When President Ronald Reagan — my father — was lying in a hospital bed recovering from the gunshots that nearly killed him, he said, “I know my ability to heal depends on my willingness to forgive John Hinckley.” I, too, believe in forgiveness. But forgiving someone in your heart doesn’t mean that you let them loose in Virginia to pursue whatever dark agenda they may still hold dear.
I have no choice but to resign myself to the fact of Hinckley’s release, announced earlier today, but I’m not at all comfortable with the decision. To me, it doesn’t represent justice as much as it does his efforts to methodically wait out and wear down the system.
In 2000, I wrote a piece for Time magazine about Hinckley’s first attempt to get approval for unsupervised visits to his parents’ home in Williamsburg, Va. He was already allowed supervised day trips away from the grounds of Washington’s St. Elizabeth’s Hospital. It was a lengthy article for which I interviewed Hinckley’s attorney, Barry Levine, as well as a federal prosecutor and a Secret Service agent who would only speak on background. The piece got a lot of media attention, prompting Levine to withdraw his request for the unsupervised visits. But I knew he was only biding his time. He would wait until people forgot and then try again.
That’s exactly what he did, and he succeeded. Over the years, Hinckley’s freedom was increased incrementally so that by 2011, 30 years after the shooting, Hinckley was regularly visiting his mother in Williamsburg. He had to be accompanied by either his then 85-year-old mother, or a sibling, whenever he went out, and was required to carry a GPS-enabled mobile phone.
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But now what he’s been working toward all these years has happened: A man who shot four people, including the president of the United States, will be granted his freedom. He’ll have to check in with his doctors, and he’ll have to live with his now 90-year-old mother — who’ll hardly be able to confine him or cramp his style, given her advanced age. His doctors have said that his psychosis and depression have been in remission for decades, and his narcissistic personality disorder has lessened — but that’s quite a feat, since the disorder has no known cure.
When I interviewed Levine, I found him to be loquacious to a fault. He expounded upon Hinckley’s remorse, the hard work he’d done at St. Elizabeth’s and his miraculous recovery. He said Hinckley “regrets this event more than anything. He is haunted by what he did — more so than when he was sick and didn’t fully understand what he had done. Now he understands the stark horror of his actions.” He also wanted me to meet with Hinckley and offer him forgiveness. I didn’t put this exchange in my article, but Levine said to me, “The pope forgave the man who shot him.”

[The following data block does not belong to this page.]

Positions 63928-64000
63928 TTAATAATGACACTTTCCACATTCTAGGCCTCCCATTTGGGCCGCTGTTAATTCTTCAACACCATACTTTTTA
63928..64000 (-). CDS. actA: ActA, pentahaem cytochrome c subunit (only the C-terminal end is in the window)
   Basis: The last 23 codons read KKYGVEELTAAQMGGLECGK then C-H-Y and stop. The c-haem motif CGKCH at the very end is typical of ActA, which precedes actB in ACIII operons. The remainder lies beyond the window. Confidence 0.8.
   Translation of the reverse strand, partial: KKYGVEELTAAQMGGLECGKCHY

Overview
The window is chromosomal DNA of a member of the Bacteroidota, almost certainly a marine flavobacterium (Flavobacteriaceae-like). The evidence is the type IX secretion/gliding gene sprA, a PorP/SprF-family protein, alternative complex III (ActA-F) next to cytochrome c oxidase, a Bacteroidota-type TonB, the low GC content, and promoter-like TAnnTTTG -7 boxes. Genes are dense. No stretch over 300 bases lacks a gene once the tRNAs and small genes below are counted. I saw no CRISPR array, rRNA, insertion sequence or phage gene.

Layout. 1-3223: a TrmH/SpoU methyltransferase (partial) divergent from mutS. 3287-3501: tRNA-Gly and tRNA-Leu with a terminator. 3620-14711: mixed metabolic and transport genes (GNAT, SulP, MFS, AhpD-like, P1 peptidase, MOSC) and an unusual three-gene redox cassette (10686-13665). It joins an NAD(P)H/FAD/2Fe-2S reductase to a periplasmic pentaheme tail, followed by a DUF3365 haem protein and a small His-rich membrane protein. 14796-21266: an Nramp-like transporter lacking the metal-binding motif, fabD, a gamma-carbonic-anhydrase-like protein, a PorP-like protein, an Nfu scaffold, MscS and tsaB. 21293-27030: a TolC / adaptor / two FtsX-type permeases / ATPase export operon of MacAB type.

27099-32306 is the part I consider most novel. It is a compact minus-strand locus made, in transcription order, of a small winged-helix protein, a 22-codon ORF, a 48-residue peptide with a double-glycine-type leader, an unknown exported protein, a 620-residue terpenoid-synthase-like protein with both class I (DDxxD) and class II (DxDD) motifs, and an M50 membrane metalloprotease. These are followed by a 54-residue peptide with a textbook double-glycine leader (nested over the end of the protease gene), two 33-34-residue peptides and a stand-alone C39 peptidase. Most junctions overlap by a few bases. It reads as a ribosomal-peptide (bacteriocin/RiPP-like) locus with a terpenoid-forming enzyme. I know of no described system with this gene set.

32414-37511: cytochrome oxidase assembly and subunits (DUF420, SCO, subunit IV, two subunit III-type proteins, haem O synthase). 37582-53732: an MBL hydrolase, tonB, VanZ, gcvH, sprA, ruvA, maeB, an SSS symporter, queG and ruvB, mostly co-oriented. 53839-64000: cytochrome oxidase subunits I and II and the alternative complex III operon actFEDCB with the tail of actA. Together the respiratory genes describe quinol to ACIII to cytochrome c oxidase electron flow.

I replied, “That’s why he’s the pope and I’m not.”
To review, while at Saint Elizabeth’s, Hinckley attempted correspondence with mass murderers Ted Bundy and Charles Manson. He’s had girlfriends, most notably Leslie deVeau, who killed her 10-year-old daughter in 1982 with a 12-gauge shotgun while the girl slept, then tried to kill herself but only managed to shoot off her left arm. Mostly, Hinckley’s been patient.
He was also patient on March 30, 1981. Around 1:45 p.m., he waved as my father stepped out of his limousine and walked into the Washington Hilton to deliver a speech. Then he waited. He had a girl in mind he wanted to impress. Surely, Jody Foster would notice him if he assassinated the president. About 40 minutes later, when my father walked back outside, Hinckley yelled, “President Reagan! President Reagan!” Then he crouched like a marksman and fired six shots, changing four lives in a matter of minutes.
I will forever be haunted by that cold afternoon, when my father almost died, when Jim Brady (my father’s press secretary at the time, who died in 2014) lay in a pool of blood and two other men — Thomas Delahanty and Timothy McCarthy — were gravely wounded. If Hinckley is haunted by anything, I believe, it’s that he didn’t succeed in his mission to assassinate the president.
Now, though, he’s getting what he’s patiently waited for: freedom. In 1982, when the verdict came down — not guilty by reason of insanity — the nation was shocked. CBS News anchor Dan Rather said on his nightly broadcast, “If John Hinckley has the will and the way, he will probably down the road ask to be released from St. Elizabeth’s on the grounds that he is no longer dangerous. And sooner or later, a panel of experts may nod and say yes.”
I remember getting chilled when I heard Rather’s commentary all those years ago. Something in me knew he was right even though everything in me hoped he was wrong. I’m not surprised by this latest development, but my heart is sickened.